Mr. Bradley alleges that in January 2017, the August 2014 judgment in favor of Little Butte was vacated for insufficient personal service of the complaint on Mr. Bradley.[1] The Chelan County Defendants removed the Chelan County Superior Court action to this Court, based on federal question jurisdiction, on May 12, 2017. ECF No. 1.

         The second event, which Mr. Bradley posits is materially related to the above events, but Little Butte disagrees, is that Little Butte shut off water service to Mr. Bradley's property in October 2014 on the basis that he had not paid the required fees and assessments for domestic water rates and for maintenance of the water line. Mr. Bradley asserted at oral argument that Little Butte's refusal to supply water to his property is related to the damage done to his property outside the boundaries of his easement. Little Butte responded that the termination of water service to Mr. Bradley's property is not related to either Little Butte's claims or Mr. Bradley's counterclaims in this action. ECF No. 28 at 4-5.

         Little Butte amended its complaint in January 2017, seeking to dissolve the October 24, 2013 temporary restraining order and replace it with a permanent injunction against Mr. Bradley from interfering with Little Butte's right of access over the easement. ECF No. 1-1 at 19-24. Little Butte also seeks a judgment for the state court's November 26, 2013 award of $2000 in attorney fees and costs and $23, 868 in delay damages from Mr. Bradley for inhibiting Little Butte's work within the organization's alleged easement across his property in 2013. Id.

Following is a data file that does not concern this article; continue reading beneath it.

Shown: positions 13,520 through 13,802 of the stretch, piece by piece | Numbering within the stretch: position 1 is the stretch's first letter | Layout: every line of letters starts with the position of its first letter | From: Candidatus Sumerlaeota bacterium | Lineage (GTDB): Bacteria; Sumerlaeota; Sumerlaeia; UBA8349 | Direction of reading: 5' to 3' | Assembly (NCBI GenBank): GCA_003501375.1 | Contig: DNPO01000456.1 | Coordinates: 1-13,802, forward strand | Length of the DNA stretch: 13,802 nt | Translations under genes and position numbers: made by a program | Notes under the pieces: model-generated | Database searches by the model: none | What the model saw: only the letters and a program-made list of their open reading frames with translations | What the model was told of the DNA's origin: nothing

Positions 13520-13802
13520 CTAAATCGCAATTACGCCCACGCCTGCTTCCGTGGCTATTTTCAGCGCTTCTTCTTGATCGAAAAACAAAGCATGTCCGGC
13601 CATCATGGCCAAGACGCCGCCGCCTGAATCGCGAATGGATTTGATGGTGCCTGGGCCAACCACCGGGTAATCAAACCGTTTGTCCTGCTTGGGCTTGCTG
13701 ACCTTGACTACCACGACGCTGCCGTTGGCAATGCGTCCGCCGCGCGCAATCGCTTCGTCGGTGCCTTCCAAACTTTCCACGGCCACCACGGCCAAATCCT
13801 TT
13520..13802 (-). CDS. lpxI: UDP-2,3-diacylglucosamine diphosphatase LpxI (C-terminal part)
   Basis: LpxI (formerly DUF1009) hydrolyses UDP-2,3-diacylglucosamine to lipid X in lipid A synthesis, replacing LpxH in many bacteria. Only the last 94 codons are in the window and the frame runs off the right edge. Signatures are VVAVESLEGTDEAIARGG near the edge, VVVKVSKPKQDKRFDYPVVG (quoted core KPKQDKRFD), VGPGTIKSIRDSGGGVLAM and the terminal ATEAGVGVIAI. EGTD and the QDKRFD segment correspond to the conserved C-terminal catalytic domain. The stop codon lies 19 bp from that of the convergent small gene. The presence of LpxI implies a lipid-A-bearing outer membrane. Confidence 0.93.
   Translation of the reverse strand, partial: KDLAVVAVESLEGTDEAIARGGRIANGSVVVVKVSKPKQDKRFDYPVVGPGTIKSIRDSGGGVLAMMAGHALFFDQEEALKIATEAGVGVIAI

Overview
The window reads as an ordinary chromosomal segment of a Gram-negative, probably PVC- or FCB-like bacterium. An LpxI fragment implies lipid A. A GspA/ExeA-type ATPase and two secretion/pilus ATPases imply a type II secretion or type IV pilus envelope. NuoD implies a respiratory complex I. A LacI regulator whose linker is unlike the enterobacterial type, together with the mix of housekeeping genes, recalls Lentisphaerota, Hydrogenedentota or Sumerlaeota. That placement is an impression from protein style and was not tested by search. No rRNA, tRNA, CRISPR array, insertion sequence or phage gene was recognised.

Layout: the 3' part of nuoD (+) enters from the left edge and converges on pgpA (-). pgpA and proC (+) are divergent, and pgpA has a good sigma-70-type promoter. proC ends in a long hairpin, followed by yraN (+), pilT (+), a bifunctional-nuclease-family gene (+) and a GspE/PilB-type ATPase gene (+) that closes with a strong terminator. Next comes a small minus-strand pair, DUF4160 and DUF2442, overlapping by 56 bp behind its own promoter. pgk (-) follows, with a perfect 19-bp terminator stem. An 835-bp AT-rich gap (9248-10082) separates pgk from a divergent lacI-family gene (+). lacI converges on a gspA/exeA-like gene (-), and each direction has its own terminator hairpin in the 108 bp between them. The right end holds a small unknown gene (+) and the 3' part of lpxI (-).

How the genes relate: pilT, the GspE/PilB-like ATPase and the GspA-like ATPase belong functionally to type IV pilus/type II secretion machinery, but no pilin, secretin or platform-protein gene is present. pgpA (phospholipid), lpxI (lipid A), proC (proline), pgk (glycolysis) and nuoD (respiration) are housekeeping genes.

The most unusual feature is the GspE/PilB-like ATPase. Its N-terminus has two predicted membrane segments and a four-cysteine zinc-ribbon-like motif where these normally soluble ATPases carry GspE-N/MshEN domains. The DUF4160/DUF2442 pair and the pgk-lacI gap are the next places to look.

Mr. Bradley raises a number of affirmative defenses to Little Butte's claims and states a number of counter- and cross-claims for violations of his Federal constitutional rights, under 42 U.S.C. § 1983, and Washington State constitutional rights.


         Chelan County Defendants' Motion to Dismiss Claim under the Washington State Constitution

         As a preliminary matter, the Court notes that Mr. Bradley does not oppose the Chelan County Defendants' motion to dismiss Mr. Bradley's Washington State constitutional claim against them. ECF No. 21. Mr. Bradley further concedes that his claim against Little Butte for a civil rights violation under the Washington State Constitution also may be dismissed, subject to the reservation that any of his allegations related to his state constitutional claims should not be stricken “in so much as they support the remaining tort claims” in his Amended Answer. ECF No. 21 at 2; see also ECF No. 7 (Amended Answer). Accordingly, the Chelan County Defendants' motion to dismiss is granted, and Mr. Bradley's cross-claim against the Chelan County Defendants and counterclaim against Little Butte for violation of Article 1, Section 7, of the Washington State Constitution are dismissed.